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Why does NFL use Roman numerals for SB games?

We look at the NFL’s reasoning for using Roman numerals instead of standard Arabic numerals when referring to Super Bowls.

Detailed view of the Super Bowl logo on an official Wilson NFL football on the field during the Kansas City Chiefs game against the San Francisco 49ers in Super Bowl LIV at Hard Rock Stadium. Mark J. Rebilas-USA TODAY Sports

The Kansas City Chiefs and Tampa Bay Buccaneers face off on Sunday, February 7th in Super Bowl 55. The 2021 version of the game is also commonly known as Super Bowl LV, continuing the annual tradition of the NFL using Roman numerals to number the Super Bowl. The NFL has actually offered an explanation for why they use Roman numerals and how long they’ve been in use.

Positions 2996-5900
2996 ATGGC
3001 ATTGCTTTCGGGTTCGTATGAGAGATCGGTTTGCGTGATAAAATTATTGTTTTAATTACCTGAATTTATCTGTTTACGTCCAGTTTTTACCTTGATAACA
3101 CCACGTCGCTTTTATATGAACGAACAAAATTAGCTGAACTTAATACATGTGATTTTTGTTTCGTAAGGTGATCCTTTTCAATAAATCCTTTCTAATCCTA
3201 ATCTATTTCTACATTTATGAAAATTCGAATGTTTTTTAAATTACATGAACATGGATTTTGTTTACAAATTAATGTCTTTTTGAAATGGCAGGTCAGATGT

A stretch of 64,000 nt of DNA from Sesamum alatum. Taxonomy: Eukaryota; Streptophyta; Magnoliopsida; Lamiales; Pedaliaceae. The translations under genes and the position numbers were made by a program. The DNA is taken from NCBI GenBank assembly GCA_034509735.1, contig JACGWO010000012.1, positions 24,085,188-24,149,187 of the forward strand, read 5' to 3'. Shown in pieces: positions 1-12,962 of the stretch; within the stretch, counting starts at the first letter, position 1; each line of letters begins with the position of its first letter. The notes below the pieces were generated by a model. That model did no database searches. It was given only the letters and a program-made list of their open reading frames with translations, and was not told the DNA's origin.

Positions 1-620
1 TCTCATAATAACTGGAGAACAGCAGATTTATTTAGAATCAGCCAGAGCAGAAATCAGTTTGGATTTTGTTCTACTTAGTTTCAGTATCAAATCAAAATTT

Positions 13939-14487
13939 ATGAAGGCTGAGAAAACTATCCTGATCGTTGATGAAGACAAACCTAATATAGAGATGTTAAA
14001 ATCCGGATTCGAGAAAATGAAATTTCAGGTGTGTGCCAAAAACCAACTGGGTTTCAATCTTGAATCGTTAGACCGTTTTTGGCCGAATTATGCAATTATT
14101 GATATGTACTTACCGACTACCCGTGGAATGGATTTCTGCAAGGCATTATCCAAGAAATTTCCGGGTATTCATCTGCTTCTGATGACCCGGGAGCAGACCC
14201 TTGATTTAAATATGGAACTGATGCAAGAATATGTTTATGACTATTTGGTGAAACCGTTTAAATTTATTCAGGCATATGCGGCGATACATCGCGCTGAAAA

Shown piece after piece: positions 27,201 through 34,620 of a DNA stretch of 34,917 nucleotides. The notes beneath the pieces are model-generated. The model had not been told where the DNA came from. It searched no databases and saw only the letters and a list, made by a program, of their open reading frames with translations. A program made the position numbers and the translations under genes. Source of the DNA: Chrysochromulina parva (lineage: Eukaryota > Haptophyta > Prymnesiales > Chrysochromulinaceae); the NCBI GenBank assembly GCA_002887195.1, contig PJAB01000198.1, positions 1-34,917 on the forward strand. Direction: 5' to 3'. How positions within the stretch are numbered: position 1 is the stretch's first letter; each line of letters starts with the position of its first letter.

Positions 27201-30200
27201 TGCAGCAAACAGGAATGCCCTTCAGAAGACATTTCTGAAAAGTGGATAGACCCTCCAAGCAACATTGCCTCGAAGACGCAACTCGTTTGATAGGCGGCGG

Why does the NFL use Roman numerals?

The Super Bowl uses Roman numerals to clarify a game that is played in the calendar year following the regular season. The Kansas City Chiefs won the 2020 Super Bowl, which crowned the champion of the 2019 season. The winner of the Bucs vs. Chiefs in the 2021 Super Bowl will crown the champion of the 2020 season. Using the Roman numerals is meant to offer some clarity.

When did the NFL start using Roman numerals?

The NFL record book refers to all previous 54 Super Bowls using Roman numerals, but the first use was for Super Bowl V. That game saw the Dallas Cowboys beat the Baltimore Colts 13-10 and linebacker Chuck Howley became the first defensive player to win Super Bowl MVP.

The league added numerals I through IV after the fact.

What Roman numeral is this year’s Super Bowl?

The Chiefs and Bucs are facing off in Super Bowl 55, which is LV in Roman numerals.